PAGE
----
Project Leader | Picnic
Translation & Interpreting MA - 2012
London is a city that is diverse yet inclusive. International culture pulses through the city; it is a wonderful melting pot of people from all backgrounds to meet and interact with.
What are you doing now?
I work on international projects with Picnic, a Brand Innovation agency. We build brand identities, purposes, and cultures, and create meaningful actions to bring them to life.
I also volunteer as Director for the Open Horizons Foundation supporting young entrepreneurship, and as Secretary for the Inclusive Technologies Association (for e-health startups). I mentor startups at the European Institute for Entrepreneurship (where I was manager for the past 3 years), and I am involved in 3 startup projects in my free time.
What did you find most valuable about your course at Westminster? How did the skills you learnt during your degree help you to shape your career?
My skills have enabled me to seamlessly integrate into Spanish culture and the working world, providing me with a wealth of opportunities. I also picked up many subsidiary skills that have helped immensely in different contexts (note-taking, public speaking) for which I am very grateful.
What was the best thing about being a student in London?
London is a city that is diverse yet inclusive. International culture pulses through the city; it is a wonderful melting pot of people from all backgrounds to meet and interact with. It offers a wealth of opportunities and above all provides the perfect stage for a student to discover and explore both who they are and who they want to be, as well as different ways to get there.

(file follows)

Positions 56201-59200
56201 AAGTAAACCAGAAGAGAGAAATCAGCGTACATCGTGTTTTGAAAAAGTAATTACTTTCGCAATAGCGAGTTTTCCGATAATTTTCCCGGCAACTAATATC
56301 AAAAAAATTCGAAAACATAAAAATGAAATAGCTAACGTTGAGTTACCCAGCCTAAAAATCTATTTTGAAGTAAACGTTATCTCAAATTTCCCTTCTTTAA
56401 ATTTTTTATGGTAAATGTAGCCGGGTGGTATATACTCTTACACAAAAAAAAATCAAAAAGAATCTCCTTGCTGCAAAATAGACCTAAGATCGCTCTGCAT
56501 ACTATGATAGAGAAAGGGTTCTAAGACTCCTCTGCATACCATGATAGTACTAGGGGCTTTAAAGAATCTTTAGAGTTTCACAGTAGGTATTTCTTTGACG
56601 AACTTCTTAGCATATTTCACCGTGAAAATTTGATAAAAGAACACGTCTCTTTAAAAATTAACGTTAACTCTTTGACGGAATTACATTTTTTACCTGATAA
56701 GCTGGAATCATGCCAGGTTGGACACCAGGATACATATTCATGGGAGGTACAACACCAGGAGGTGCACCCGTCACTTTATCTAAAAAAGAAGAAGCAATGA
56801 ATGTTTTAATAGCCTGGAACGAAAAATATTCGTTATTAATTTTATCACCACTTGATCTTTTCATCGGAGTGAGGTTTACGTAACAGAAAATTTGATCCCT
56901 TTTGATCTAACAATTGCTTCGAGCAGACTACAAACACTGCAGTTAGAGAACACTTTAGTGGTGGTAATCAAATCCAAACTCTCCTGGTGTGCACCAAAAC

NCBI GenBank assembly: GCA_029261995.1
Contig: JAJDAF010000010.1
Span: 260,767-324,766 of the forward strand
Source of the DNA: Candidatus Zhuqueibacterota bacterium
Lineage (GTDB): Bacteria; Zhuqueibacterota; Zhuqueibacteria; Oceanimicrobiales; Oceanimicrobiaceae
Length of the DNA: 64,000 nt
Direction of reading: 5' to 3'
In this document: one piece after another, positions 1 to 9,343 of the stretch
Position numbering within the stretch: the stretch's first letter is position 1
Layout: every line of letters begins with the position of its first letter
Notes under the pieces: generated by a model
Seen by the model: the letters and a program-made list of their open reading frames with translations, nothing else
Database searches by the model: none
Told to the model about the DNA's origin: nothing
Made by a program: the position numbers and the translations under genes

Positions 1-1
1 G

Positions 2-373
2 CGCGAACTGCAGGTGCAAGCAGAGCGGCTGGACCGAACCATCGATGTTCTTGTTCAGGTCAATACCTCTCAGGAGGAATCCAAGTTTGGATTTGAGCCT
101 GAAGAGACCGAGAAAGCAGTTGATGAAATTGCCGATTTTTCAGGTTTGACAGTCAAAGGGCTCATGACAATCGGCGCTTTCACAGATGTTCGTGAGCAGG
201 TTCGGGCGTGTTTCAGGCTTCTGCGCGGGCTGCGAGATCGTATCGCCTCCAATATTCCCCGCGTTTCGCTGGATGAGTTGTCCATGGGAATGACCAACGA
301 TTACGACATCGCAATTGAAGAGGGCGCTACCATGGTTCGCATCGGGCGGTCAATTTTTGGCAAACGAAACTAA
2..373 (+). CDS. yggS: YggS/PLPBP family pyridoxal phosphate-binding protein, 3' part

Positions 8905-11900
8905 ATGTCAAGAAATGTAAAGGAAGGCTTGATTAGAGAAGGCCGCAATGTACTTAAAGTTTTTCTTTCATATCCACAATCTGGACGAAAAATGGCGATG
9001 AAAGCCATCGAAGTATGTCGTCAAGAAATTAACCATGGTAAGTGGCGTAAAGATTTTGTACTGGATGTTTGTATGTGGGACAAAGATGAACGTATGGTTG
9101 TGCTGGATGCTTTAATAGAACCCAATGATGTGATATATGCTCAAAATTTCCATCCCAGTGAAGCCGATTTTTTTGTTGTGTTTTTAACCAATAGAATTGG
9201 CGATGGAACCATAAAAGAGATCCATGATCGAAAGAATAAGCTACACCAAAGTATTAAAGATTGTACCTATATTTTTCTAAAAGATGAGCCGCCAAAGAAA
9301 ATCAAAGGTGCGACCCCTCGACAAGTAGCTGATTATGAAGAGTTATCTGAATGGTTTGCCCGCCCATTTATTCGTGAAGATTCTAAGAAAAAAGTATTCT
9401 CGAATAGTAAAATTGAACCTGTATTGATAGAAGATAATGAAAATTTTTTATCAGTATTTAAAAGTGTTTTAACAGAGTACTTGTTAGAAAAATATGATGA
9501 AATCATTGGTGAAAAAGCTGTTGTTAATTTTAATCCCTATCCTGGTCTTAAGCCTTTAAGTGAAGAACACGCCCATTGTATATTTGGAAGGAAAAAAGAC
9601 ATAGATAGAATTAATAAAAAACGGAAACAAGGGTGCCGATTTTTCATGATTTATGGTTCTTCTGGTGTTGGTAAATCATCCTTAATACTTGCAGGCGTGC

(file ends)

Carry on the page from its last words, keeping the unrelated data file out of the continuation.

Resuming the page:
(The expense can be tricky but it does, in fact, teach students different coping mechanisms!)
What extra-curricular activities did you participate in that enhanced your time at the University?
During my MA at Westminster, I was also working as a Duty Manager for the ULU sports centre, Energybase, (now Student Central) and setting up the London branch of an international peace organisation called CISV. I also played jazz occasionally with UCL (as I was formerly a student and actively involved in their musical activities).
What advice would you give to someone thinking of pursuing a similar career?
The important thing is always to make the most of any opportunities presented or available to you. Speaking to visiting translators, professors, tutors etc and attending special events or lectures from guest speakers working in the industry helped gain an idea of what might be appealing (or not) to do next.
Gaining some experience on the side is also very useful! Really reflect on what kind of work environment you like (freelancer from home, in an agency, at a firm) and in what areas (theoretical vs applied/practical knowledge, technical vs creative, etc) so you can find where you fit best and what best suits you, and go for it.
Is there anything else you would like to tell us?
My work with CISV really helped broaden my horizons in terms of cultural immersion and contact with people from other backgrounds and nationalities.
These kind of experiences help you be open-minded which is a very important attribute to have.
Working with startups has also been a fantastic experience that I wasn't looking for but in fact, suited me perfectly – I seized an opportunity that came along and although I never ended up working full-time in what I trained for, it has been a fantastic journey and I've learned a lot. Go with your gut instincts and don't be afraid to try something new – these days it's okay to move from job to job quite quickly, and every experience will teach you something (even if it's about what you don't like!).